increase in new-orders slowed more than anticipated. Despite remaining in growth territory (54.4), the pace has dramatically slowed from this year’s peak (62.3). Nevertheless, analyst’s note that the ‘backlog of orders remain largely unchanged, which signal enough pipeline momentum to add to industrial output gains in the months ahead’. Digger deeper, new-export orders slipped into contraction mode. The sub-index is not seasonally adjusted and may even signal ‘the impact of softening global growth and a stronger dollar’. Combining the two reports, ISM’s manufacturing and services, the reading continues to signal growth, albeit, at a slower pace (54.1 vs. 56 in April). Other sub-categories showed that Business activity continued to recover for the seventh consecutive month. While disappointing and a concern for next month’s NFP print was the Employment activity contracting in the services sector to 49.7 after just one month of growth. The Inventory levels expanded for the third consecutive, while the Prices paid component also edged higher, but at a tepid pace, supporting the Fed’s ‘extended period of lower interest rates’.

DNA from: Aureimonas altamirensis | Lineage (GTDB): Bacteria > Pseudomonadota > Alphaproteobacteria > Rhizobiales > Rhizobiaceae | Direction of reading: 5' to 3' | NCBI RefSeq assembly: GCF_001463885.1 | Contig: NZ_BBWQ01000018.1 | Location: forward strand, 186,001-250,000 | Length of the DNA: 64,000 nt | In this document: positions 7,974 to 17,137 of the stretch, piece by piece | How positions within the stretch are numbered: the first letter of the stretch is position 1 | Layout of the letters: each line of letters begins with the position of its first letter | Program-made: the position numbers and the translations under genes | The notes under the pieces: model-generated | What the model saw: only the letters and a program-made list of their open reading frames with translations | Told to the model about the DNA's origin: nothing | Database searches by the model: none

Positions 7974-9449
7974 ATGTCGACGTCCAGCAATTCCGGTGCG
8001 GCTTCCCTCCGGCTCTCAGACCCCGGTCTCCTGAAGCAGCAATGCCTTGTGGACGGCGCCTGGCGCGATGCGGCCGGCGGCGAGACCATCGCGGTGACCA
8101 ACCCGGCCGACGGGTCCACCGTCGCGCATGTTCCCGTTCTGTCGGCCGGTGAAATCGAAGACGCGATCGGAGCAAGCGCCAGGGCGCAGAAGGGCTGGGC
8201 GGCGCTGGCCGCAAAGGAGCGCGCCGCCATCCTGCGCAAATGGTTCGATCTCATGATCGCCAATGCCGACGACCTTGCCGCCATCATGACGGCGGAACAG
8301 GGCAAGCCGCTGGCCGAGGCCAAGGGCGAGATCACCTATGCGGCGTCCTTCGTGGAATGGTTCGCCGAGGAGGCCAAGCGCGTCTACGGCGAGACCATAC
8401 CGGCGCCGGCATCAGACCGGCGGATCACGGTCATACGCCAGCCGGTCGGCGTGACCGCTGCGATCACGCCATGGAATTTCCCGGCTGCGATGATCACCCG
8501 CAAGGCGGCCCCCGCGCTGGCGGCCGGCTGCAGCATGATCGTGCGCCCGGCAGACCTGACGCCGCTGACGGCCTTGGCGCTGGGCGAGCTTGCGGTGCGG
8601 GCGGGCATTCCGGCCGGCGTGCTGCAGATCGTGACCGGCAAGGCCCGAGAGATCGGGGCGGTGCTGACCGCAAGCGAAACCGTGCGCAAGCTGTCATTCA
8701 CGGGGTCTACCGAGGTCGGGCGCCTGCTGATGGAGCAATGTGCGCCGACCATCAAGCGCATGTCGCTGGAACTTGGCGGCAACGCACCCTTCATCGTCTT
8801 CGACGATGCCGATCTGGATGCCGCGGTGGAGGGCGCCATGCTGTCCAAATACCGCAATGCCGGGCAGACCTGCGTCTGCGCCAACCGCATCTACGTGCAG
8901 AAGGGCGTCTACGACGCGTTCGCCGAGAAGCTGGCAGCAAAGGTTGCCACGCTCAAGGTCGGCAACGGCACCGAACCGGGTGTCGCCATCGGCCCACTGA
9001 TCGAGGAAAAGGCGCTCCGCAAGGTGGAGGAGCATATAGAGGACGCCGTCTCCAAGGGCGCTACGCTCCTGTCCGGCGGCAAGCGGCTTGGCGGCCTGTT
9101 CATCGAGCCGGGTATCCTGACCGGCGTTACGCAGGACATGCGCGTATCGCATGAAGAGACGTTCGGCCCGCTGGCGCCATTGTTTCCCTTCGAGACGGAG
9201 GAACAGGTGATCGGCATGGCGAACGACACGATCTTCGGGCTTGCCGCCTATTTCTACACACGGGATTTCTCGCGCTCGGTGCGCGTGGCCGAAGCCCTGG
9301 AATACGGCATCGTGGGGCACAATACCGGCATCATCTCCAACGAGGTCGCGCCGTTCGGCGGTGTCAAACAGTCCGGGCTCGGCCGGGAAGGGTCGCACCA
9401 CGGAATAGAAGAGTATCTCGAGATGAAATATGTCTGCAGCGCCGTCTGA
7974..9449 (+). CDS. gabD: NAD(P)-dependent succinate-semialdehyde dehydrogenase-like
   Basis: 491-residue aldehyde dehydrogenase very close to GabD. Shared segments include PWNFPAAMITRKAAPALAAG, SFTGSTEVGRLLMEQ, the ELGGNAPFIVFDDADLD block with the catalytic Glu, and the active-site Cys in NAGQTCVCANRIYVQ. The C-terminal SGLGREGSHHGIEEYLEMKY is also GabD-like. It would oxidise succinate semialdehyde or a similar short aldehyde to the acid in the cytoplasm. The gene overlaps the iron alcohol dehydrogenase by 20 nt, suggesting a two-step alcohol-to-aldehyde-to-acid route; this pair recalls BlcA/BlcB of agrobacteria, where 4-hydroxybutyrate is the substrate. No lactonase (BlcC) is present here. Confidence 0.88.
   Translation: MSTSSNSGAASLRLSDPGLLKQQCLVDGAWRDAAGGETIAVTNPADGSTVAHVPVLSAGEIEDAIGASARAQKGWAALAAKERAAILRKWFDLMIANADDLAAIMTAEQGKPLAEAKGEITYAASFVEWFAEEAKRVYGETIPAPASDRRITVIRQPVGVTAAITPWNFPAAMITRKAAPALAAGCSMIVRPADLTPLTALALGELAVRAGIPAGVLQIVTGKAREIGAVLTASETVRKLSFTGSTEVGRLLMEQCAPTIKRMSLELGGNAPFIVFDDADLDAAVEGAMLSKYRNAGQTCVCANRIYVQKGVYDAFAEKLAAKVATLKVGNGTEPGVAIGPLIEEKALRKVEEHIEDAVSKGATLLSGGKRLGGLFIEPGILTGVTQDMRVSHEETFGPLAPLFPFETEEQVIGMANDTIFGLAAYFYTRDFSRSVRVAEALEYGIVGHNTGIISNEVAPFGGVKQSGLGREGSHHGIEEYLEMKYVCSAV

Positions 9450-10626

The USD$ is higher against the EUR -0.28%, GBP -0.31%, CHF -0.23% and lower against JPY +0.37%. The commodity currencies are weaker this morning, CAD -0.19% and AUD -0.37%. Canadian building permits tanked yesterday (-10.8% vs. -1.3%). It was a ‘bleak report’ that displayed widespread losses in value and volume terms within both the non-residential and residential categories. This however only caused a minor irritation to a currency that yesterday found favor amongst investors after being subjected to three days of constant battering. But, today is a different story, again global markets are apprehensive about growth and again this is having a direct impact on higher yielding growth currencies. The loonie has been the worst performing currency vs. its southern neighbor from a basket of most traded currencies over the past month. Dealers are somewhat backing down and even questioning whether the BOC remains in a ‘normalizing’ rate mood after last months expected rate hike. Over the past few week’s the global economic landscape and attitude has definitely changed, pointing to a tough 3rd Q, and even a negative 4th Q. On the crosses, CAD is trying to hold its own and under normal conditions is seen as a safer way to play a global economic recovery with links to commodities and less banking. Speculators had been betting that Cbanks will up the ante and use the currency as a safe haven destination for capital. In the current environment, USD sellers may have misplaced their desired entry points and are now forced to be better buyers of the loonie on up-ticks 1.0750-800.